College is the first time many young adults are on their own, and the first time they are solely responsible for their own well being. Because of toxic masculinity discouraging males from being in touch with their emotions and discouraging females from being vulnerable, it results in a disregard for the upkeep of mental health, instead of feeling and addressing true and accessible emotions. In a space where sexuality is often explored initially and intensely, many men are exposed to the (false) idea that male sexuality equals power, which has negative effects on both sexes. Masculinity is supposed to equate to security, comfort and maturity, but according to the American Psychological Association, masculinity is a major factor in poor male mental health; “Masculinity norms for example can govern the way men seek help...they vary from moment to moment, situation to situation such that a man who enacts a particular masculinity in the boardroom may enact a very different kind of masculinity on the street corner. It is more complex than that. But in general, when men adhere rigidly to the kinds of norms that encourage them to not share their emotions...They can have poorer mental health outcomes, particularly more depressive symptomatology because doing so cuts them off I think from the social networks and social supports that might help them get through a difficult time. The norms around masculinity also vary by race and social location. So it depends on where you sit on the social ladder, how you enact those particular brands of masculinity.” A college campus is the perfect example of a social ladder. Across college campuses and bars where “cool kid” culture exists, emphasizing the stature of sorority girls and frat guys creates a definitive social line between people who don’t fall into those categories. Those who don’t fit the standard may become more outward targets of toxic masculinity when it comes to dating on college campuses, ultimately negatively impacting the experience of everyone involved.

The issue lies deeper than collegiate patriarchy. Sexual experiences often lead to heightened emotions, but the emphasis that a college culture puts on sex is forcing young adults to suppress those emotions. Instead of viewing sex as an intimate or empowering act, sex is portrayed as trivial, volatile, and common. The college atmosphere changes dating for relationships into dating for sex. Would you rather go home alone, or sleep with that guy on the football team who just bought you a rum and coke but won’t drive you home the next day? But of course--dating in college has not only allowed me to give into the stereotype, but it has also taught me what to make of it. I believe the college environment has taught me how to read people in a way that no other environment has taught me. I’m more able to see people’s true intentions, and see who has my best interests in mind. Some men only view sex as a way to exert power, but for other men--and women-- are simply victims of a patriarchal system that aims to suppress them.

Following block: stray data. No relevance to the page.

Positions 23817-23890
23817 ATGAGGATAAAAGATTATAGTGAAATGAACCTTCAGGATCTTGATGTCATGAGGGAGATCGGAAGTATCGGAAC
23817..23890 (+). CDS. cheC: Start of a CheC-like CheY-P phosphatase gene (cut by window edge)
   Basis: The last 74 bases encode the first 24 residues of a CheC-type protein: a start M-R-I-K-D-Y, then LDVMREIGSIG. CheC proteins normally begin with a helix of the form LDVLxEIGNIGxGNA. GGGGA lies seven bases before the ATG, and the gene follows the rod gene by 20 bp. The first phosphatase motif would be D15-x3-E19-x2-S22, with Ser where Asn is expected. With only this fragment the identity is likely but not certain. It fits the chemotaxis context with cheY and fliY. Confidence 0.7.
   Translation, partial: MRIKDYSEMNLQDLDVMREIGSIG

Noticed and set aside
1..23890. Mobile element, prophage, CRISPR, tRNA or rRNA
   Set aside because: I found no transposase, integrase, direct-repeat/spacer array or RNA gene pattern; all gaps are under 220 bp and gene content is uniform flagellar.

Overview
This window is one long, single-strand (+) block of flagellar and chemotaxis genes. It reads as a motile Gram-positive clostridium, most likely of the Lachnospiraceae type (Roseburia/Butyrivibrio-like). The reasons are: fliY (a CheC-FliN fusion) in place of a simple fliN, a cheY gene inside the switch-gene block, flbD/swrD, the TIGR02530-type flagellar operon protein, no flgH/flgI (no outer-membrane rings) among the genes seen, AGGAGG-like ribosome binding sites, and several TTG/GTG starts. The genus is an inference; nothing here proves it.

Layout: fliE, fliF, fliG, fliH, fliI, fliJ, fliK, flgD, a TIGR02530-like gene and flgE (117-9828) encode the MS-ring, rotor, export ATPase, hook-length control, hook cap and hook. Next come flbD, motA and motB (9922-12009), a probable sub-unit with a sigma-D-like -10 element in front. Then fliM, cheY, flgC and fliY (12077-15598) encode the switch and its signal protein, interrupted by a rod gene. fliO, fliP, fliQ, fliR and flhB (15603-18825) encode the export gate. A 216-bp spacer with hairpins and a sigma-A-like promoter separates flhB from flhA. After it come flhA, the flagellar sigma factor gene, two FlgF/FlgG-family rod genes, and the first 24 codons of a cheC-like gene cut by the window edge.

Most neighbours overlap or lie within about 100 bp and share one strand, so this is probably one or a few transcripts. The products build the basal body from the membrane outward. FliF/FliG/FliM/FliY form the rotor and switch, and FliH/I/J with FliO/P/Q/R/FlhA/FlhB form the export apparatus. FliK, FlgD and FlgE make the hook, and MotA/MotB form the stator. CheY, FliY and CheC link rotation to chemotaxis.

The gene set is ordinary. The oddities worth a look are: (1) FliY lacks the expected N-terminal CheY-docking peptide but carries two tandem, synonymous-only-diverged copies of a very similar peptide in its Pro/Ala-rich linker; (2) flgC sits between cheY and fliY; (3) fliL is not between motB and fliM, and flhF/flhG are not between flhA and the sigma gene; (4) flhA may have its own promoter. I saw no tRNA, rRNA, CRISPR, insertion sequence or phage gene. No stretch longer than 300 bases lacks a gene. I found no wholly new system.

In order to make a change, we must squash the inequality between sexes entirely. Sex is not a power game. Sex is a balancing act. Emotions are inward, sex is outward. Self-worth does not depend on whose bed you wake up in the next morning. Sex and all it comes with is physically and emotionally complicated, and yet its prominence in college culture actively influences the way both genders carry themselves. Toxic masculinity contributes to holding men to a lower standard of etiquette than women.  Does engaging in the casualness of sex ultimately make you an enabler of toxic masculinity? No. But holding young men to a lower standard in terms of behavior, etiquette, and sexual conduct does, especially in a time where the development of self-worth is so important. Holding ourselves accountable for sexist behavior in casual environments is what is going to make young individuals strong when faced with environments that are not so casual.